Christians are a buncha weirdos.

They use words like “blessed” and “prayerful.”

They’re always throwing around insane phraseology like “Kingdom mindset” and “Jesus-centered.”

Why are they always bringing Jesus into everything?

It’s uncomfortable.

I grew up in a Southern church where we waved our hands around, spoke in tongues and weren’t allowed to give each other front-to-front hugs (because, of course, body contact is the devil’s playground).

And I played the part well. My youth group was its own cultural bubble and I wanted nothing more than to fit in.

When it’s considered “cool” getting up at 7am on a Sunday morning to drive 40 minutes across town and pray with your fellow teen believers, well… that’s what ya do.

When everyone in your immediate circle decides that listening to “secular” music might threaten your degree of holiness, you follow suit.

When your “unbelieving” friends who don’t find praying fun want to drink Zimas and smoke a cigarette they stole from their older siblings, you cut ties.

Or else, you run the risk of a one-way ticket straight to hell in a wine cooler-soaked handbasket.

Most of my young adult life was spent desperately striving to serve a God I didn’t really know, following rules I didn’t totally understand, all because I feared the alternative…

… a life lived in sin (whatever that means).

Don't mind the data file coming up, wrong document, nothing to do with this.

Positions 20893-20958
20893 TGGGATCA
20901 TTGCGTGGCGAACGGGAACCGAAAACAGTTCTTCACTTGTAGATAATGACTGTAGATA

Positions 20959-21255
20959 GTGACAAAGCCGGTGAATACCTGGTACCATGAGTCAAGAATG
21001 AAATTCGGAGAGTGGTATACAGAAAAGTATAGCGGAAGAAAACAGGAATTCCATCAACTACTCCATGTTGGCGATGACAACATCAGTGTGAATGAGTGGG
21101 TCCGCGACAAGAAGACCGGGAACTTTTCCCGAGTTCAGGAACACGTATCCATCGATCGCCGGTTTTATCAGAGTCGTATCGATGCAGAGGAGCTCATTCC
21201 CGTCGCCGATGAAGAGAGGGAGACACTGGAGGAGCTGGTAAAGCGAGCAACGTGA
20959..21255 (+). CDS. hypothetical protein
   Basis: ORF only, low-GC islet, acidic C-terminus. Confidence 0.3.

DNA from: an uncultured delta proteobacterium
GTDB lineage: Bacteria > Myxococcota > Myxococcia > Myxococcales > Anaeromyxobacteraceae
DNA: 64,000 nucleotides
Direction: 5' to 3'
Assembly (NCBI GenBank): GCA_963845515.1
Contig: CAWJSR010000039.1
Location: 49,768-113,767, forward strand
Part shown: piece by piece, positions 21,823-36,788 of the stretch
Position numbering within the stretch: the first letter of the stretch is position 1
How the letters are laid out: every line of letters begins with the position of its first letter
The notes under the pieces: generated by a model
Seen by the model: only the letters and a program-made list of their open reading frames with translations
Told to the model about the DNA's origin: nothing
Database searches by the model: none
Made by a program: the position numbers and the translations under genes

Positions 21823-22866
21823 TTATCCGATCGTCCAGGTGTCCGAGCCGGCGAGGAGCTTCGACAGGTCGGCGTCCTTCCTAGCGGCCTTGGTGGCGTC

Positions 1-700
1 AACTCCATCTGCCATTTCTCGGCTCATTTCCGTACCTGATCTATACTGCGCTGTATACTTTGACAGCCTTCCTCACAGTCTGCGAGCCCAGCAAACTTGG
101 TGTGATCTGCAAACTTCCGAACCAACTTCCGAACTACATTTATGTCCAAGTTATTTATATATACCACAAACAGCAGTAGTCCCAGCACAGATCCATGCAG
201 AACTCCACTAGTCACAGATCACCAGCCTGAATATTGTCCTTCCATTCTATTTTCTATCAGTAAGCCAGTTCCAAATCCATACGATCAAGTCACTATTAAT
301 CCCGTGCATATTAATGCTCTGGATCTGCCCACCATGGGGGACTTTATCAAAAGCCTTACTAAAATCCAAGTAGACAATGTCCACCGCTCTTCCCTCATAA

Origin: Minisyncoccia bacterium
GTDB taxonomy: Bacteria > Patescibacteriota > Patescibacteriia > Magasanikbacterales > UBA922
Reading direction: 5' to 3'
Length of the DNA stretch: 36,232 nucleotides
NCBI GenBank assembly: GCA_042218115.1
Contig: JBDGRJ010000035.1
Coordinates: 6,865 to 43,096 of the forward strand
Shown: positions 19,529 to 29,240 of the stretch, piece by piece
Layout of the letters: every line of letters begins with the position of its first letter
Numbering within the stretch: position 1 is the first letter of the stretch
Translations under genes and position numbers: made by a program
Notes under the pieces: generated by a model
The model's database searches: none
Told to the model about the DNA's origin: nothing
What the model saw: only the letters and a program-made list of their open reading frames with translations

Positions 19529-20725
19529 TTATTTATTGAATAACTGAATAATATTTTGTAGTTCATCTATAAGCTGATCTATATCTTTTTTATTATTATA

I trusted the adults in my life who pointed me towards church. They seemed like they knew what they were talking about and they didn’t really allow me to not go.

Plus, James Burkholder was hotter than mid-summer Texas asphalt and I got to ogle him every Sunday. I was okay with that.

But at some point in my early 20’s, curiosity (and burnout) overcame the fear of hell.

I wanted to sleep in on Sunday. I wanted to drink blueberry vodka. I wanted to move in with my boyfriend.

Mostly, I was tired of living under an oppressive regime dictating “this” was bad and “that” was good. I was tired of trying to fit into a culture that still gives me the willies.

I craved freedom and I didn’t really care about the consequences.

I didn’t really care about God.

But God cared about me. So, He let me go my own way, in true Stevie Nicks style.

For 10 years, I did my own thing. Along the way, I married that live-in boyfriend, got a dog, travelled a decent amount, I racked up debt getting a Master’s degree and had a couple of kids.

Motherhood didn’t quite suit me like I’d imagined. I ran smack-dab into quite a few of my own demons and discovered what a horribly flawed human I truly am.

That’s when I started to hear God calling my name again.

It was super quiet at first. Barely audible. Easy to brush off.

The whole “God” circus meant “do’s” and “don’ts” and fear and blind obedience.

And a church full of f*ckin’ weirdos playing nice. I wasn’t about to go that route again.

Still, despite my very best attempts to ignore it, the voice kept getting louder. And one day, for no reason whatsoever, I felt the urge to pick up my old high school Bible.